Hawley was in his thirties before he became a solo artist. “It took me a long time to stand in the middle,” he says. It was his dad and the Pulp gang who eventually gave him the nudge. “To quote the Elvis single – I thought, it’s ‘Now or Never’,” he says. But being centre stage didn’t come naturally. “I used to have panic attacks and all sorts. It was really terrible, I’d vomit and be paralysed,” he says of those early shows. Despite initial anxieties, Hawley has always retained integrity in a tough industry. “I’ve got little mantras: never chase the money,” he says. “It makes you make bad decisions in whatever the f*** you do in life.” He’s never allowed anyone to “f*** with his music”. “Not anyone. It would end in a fight. I’ve come very close,” he says. Hawley attributes his wisdom to a “peak behind the Wizard of Oz’s curtain” during his years working with other artists. “Compromise is one of the filthiest words for a musician – it can ruin everything in one bad move.” This resistance to giving in to industry pressure has kept writing easy for Hawley. He’s not sure where the ideas come from, but he’s happy for that to remain a mystery. “Never look the songwriting genie in the eye,” he says sincerely. “Don’t question that s***, because I’m terrified that she will leave me one day.” He thinks his creativity has improved since he quit narcotics 23 years ago. “If you wacked a line out now, there would be a Richard Hawley-sized hole in that wall,” he laughs.
In July, Hawley will support Pulp at their homecoming shows in Sheffield. “In my mind, they’re pivotal historic gigs,” he says. Despite Hawley’s Sheffield status, he is distinctly down to earth. He spends most of our conversation attempting to shift focus to those around him – his family, his Standing at the Sky’s Edge team, his touring crew: “My name’s over the door, but I couldn’t do this s*** without them,” he says. “I abhor the idea of the great ‘I am’, it doesn’t sit comfortably with me as a Sheffielder. We don’t really crow.” Like Turner, he doesn’t “believe the hype” and recites some advice his grandfather once gave him: “If you get a bad [review], you can’t even get out of bed, you’re that depressed. If you get a good one, your head’s so big you can’t get out the f***ing door.” This city and his family here are what have kept Hawley so tied to himself, even with so much time touring. “I spent half my life trying to get away from Sheffield and the other half trying to get back!” he laughs. “When your boat goes too far out at sea, sometimes the harbour is the place you want to be.” He thinks young artists should wait to have a family, due to the “torture” of spending so much time away from home. “If it wasn’t for the strength of my wife, I would have gone mad,” he says. “Everybody’s gotta have somebody to hold the balloon string.” Speaking of torture, Hawley has made it to the end of our interview without a stout in hand. He’s a man of his word. He’s resisted a pint, but he sure as hell deserves one now.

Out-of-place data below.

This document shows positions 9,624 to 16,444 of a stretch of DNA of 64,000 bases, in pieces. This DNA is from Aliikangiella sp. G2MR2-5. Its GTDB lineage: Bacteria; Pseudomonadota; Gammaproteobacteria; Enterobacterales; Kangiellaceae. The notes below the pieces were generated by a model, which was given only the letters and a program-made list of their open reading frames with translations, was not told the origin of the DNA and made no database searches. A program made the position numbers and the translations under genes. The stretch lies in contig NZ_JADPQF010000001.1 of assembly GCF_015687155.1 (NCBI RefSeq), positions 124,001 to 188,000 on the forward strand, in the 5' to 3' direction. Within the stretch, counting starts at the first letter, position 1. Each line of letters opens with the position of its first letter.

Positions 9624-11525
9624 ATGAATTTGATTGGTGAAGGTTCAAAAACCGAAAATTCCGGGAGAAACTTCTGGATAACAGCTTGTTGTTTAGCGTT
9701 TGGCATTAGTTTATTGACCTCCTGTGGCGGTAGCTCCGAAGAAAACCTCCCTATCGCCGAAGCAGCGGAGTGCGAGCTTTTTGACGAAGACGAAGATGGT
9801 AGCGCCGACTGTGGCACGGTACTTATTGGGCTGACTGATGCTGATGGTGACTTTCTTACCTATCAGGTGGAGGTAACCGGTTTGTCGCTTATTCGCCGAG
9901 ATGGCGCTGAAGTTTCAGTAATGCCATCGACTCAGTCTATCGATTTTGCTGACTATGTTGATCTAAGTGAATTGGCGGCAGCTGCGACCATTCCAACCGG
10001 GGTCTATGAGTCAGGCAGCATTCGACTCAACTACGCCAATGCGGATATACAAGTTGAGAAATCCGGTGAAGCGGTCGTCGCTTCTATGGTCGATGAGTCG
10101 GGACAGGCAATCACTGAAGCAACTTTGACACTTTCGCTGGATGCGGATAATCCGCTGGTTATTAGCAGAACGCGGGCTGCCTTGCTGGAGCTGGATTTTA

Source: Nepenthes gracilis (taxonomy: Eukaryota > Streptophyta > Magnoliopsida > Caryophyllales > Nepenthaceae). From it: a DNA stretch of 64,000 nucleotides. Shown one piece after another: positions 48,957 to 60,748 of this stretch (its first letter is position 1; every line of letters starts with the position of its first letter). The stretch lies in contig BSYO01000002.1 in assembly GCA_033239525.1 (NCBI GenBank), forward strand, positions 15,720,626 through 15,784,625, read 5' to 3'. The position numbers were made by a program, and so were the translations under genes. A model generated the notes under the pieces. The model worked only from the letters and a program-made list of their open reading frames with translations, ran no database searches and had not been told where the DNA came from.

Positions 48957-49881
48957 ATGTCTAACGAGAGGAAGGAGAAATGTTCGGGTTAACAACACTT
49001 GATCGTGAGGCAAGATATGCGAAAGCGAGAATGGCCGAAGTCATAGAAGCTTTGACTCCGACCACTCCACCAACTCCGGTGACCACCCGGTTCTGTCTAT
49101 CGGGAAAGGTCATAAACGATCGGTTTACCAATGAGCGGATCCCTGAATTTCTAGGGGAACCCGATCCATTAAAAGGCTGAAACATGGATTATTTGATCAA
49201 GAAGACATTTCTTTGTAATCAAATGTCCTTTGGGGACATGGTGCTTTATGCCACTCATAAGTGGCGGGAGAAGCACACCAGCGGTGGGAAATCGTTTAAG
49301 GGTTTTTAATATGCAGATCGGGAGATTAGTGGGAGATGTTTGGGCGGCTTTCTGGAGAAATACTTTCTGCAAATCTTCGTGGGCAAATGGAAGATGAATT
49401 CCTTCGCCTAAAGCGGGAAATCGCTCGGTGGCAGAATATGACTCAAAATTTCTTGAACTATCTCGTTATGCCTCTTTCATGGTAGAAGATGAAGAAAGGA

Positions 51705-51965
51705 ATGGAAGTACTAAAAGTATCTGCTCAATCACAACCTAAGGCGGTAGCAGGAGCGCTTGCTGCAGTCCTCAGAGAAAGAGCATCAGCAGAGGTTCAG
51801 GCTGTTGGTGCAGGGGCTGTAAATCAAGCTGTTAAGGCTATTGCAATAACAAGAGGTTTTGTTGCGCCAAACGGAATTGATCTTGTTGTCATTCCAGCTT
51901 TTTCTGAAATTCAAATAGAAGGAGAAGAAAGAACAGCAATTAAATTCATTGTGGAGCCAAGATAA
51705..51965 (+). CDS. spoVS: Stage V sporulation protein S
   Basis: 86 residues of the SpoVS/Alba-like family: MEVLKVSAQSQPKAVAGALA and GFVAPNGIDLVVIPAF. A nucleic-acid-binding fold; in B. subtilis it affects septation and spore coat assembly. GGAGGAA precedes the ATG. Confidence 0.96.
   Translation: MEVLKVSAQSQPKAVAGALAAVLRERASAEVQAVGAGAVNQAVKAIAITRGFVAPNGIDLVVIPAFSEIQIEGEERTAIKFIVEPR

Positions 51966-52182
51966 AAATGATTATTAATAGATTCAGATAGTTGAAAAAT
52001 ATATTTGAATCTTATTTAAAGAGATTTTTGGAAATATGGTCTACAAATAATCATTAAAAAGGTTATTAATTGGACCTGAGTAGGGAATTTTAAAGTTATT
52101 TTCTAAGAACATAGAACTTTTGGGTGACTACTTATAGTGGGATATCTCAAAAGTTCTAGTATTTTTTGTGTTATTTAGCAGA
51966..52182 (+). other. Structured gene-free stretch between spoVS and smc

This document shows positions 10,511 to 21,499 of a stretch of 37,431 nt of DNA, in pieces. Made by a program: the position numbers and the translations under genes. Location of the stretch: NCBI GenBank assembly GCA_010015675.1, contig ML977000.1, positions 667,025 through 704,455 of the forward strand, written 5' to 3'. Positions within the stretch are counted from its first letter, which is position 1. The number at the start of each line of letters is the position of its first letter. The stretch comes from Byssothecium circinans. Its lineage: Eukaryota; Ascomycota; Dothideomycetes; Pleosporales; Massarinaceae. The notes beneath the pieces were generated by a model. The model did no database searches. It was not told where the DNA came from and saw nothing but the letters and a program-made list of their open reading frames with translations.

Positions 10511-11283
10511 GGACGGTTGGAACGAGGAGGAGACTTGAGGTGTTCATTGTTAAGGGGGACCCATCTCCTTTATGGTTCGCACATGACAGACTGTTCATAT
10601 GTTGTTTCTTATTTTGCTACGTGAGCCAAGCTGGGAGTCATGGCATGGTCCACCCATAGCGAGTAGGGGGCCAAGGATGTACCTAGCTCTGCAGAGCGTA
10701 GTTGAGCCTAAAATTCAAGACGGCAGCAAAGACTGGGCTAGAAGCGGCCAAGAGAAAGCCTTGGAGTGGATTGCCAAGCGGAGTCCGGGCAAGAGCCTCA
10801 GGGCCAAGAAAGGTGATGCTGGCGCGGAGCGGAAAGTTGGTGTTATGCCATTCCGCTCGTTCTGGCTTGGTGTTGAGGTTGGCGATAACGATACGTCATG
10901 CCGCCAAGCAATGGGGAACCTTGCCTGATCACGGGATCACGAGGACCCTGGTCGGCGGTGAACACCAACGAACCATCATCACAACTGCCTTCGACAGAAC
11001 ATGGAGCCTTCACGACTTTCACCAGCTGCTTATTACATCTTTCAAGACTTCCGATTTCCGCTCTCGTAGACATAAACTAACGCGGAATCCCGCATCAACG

‘Standing at the Sky’s Edge’ is at the National Theatre from 9 February to 25 March